Kate Brown served two AmeriCorps terms with Reading Partners in Charleston. Afterward, she was hired to work full-time for the organization. Provided

About 500 AmeriCorps members will provide services in South Carolina over the next year, thanks to $3.2 million in federal funding awarded to the S.C. Commission on National and Community Service.

That includes 16 who, through host organization Trident United Way, will teach financial literacy in low-income schools and nonprofit organizations.

But many people don’t even know what AmeriCorps is, said Carson Carroll, director of the state commission.

“We talk about AmeriCorps as if it’s our nation’s best kept secret, and we really don’t want it to be a secret at all,” she said.

AmeriCorps is a network of national service programs that help improve lives and foster civic engagement. Members commit to work on community needs, such as increasing academic achievement, mentoring youth, fighting poverty, sustaining national parks and preparing for disasters.

“A lot of people think that AmeriCorps is only for young people just out of college, but we are lucky that our AmeriCorps population is actually quite diverse,” Carroll said. “They really span a variety of life stages. A lot of people use AmeriCorps to make a career change or take a year to try something out.”

The local group, which underwent training last week and was sworn in on Friday, includes people from 19 to 65, said Joselyn Johnson, AmeriCorps program manager for Trident United Way. Among them are several college students and a retired FBI agent.

“Variety works best because they begin to learn from one another,” she said. “Everyone has different experiences, different natural biases, that allows us to serve the customers better because we understand the different walks of life.”

Johnson herself is a graduate of the program.

“I stumbled upon this opportunity and knew that I wanted to be in nonprofit,” she said, her AmeriCorps experience led to the job offer from Trident United Way.

The local group members will spend the next year teaching others about financial literacy and helping them get the services they need. Their mission is to “break the cycle of poverty,” Johnson said.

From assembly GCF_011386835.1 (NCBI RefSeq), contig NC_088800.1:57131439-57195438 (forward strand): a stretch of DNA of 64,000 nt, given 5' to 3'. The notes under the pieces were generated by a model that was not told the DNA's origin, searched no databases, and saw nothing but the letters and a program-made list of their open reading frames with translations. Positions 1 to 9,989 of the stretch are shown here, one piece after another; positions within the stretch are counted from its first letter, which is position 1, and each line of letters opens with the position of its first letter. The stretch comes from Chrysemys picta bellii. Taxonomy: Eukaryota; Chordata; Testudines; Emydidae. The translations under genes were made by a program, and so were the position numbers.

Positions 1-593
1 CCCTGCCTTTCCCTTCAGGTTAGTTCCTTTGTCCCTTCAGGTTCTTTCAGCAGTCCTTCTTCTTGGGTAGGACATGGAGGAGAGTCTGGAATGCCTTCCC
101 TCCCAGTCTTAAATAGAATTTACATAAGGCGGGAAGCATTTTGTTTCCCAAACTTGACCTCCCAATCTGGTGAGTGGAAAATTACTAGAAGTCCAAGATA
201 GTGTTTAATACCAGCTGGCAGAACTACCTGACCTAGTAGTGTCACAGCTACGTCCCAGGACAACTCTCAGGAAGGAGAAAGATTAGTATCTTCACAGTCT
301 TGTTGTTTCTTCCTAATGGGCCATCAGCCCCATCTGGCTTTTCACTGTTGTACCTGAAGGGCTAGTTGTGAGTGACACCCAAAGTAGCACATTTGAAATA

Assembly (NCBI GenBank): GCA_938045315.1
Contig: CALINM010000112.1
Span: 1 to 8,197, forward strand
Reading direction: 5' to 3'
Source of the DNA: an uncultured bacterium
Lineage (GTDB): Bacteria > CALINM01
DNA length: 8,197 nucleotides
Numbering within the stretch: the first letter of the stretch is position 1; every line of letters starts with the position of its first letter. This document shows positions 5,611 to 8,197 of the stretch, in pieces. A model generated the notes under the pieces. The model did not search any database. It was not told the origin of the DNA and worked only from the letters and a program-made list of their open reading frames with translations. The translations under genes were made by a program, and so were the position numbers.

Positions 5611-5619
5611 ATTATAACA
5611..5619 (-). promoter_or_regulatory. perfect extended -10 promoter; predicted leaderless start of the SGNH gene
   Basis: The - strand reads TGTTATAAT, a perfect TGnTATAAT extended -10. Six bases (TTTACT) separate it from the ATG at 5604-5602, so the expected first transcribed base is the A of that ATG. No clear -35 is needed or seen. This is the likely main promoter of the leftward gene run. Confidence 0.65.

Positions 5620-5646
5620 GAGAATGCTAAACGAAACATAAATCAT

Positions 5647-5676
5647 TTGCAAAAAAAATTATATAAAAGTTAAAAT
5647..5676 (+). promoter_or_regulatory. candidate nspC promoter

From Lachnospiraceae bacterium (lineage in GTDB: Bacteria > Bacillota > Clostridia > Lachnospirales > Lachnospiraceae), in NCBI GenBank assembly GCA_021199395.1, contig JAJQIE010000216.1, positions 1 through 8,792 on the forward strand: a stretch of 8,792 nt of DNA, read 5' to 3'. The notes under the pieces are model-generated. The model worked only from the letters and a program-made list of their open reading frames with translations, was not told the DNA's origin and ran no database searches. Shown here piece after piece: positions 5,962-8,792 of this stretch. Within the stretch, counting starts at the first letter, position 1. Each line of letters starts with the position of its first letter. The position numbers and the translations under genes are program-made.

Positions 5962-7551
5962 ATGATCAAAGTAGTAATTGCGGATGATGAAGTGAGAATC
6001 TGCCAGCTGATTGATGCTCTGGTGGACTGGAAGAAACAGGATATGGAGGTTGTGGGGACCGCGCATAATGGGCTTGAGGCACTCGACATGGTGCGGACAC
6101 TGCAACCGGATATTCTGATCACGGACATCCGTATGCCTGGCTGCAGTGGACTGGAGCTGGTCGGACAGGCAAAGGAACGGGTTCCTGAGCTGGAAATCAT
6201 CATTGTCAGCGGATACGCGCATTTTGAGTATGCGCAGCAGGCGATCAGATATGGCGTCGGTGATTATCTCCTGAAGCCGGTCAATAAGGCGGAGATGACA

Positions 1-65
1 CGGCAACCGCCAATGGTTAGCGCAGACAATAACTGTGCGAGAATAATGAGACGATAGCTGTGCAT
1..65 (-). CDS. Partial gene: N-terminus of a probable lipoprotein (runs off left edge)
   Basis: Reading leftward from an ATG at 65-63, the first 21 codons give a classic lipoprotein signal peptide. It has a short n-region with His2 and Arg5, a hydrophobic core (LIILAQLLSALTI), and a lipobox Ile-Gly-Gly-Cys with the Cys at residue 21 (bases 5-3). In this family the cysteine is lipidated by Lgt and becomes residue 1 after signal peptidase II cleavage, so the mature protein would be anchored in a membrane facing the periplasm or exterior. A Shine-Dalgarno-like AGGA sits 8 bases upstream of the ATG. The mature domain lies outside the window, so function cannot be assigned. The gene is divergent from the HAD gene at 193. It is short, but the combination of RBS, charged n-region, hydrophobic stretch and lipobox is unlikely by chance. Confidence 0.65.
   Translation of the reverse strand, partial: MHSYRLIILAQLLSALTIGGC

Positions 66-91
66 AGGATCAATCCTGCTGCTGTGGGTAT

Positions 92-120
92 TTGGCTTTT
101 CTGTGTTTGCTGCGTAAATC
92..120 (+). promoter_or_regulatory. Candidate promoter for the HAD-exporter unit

“We help parents with basic needs and getting out of a financial crisis and on the road to financial stability,” she said.

Other local members will be working with educational partners Reading Partners, Teach for America and the Palmetto Conservation Foundation, which is building the Palmetto Trail. 

Because the workers are on stipends, they also benefit personally from the training, Johnson said. They are paid up to $13,760 annually for 35 hours of work per week, and at the end of their service, members are eligible to receive up to an additional $5,920 as an educational award that can go toward their classes, student loans or be transferred to their child or grandchild for the same purpose.

“We teach them the basics of budgeting because they’re living on a stipend, and their stipend is pretty much at or below minimum wage,” Johnson said. “We find that the best way to train them to help the community is by training them and giving them the tools to be financially stable themselves.”

Participation in the program is a commitment to serve the community, Johnson said.

“In return, you are gaining that marketable skill and experience that you’ll need to get into the field,” she said. “A lot of the times, to apply for a job, you need experience, but to get experience, you need a job. This helps them get that.”

Of five members who completed the program in August, three have already found jobs. “Their employers said they stood out because of their AmeriCorps service,” Johnson said. 

The $3.2 million pledged to South Carolina, which will be matched by about $1 million from statewide organizations, will support 17 AmeriCorps programs and nearly 500 members. It’s the largest amount the program has received, Carroll said.

It includes an additional $885,347 from three grants earned through the Corporation for National and Community Service, the federal agency for volunteering and service programs, said Commission Chair Missy Santorum.

Since AmeriCorps’ inception in 1994, more than 1 million men and women have served, providing more than 1.4 billion hours of service and earning more than $3.3 billion in education scholarships.

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Reach Brenda Rindge at 843-937-5713. Follow her on Twitter @brindge.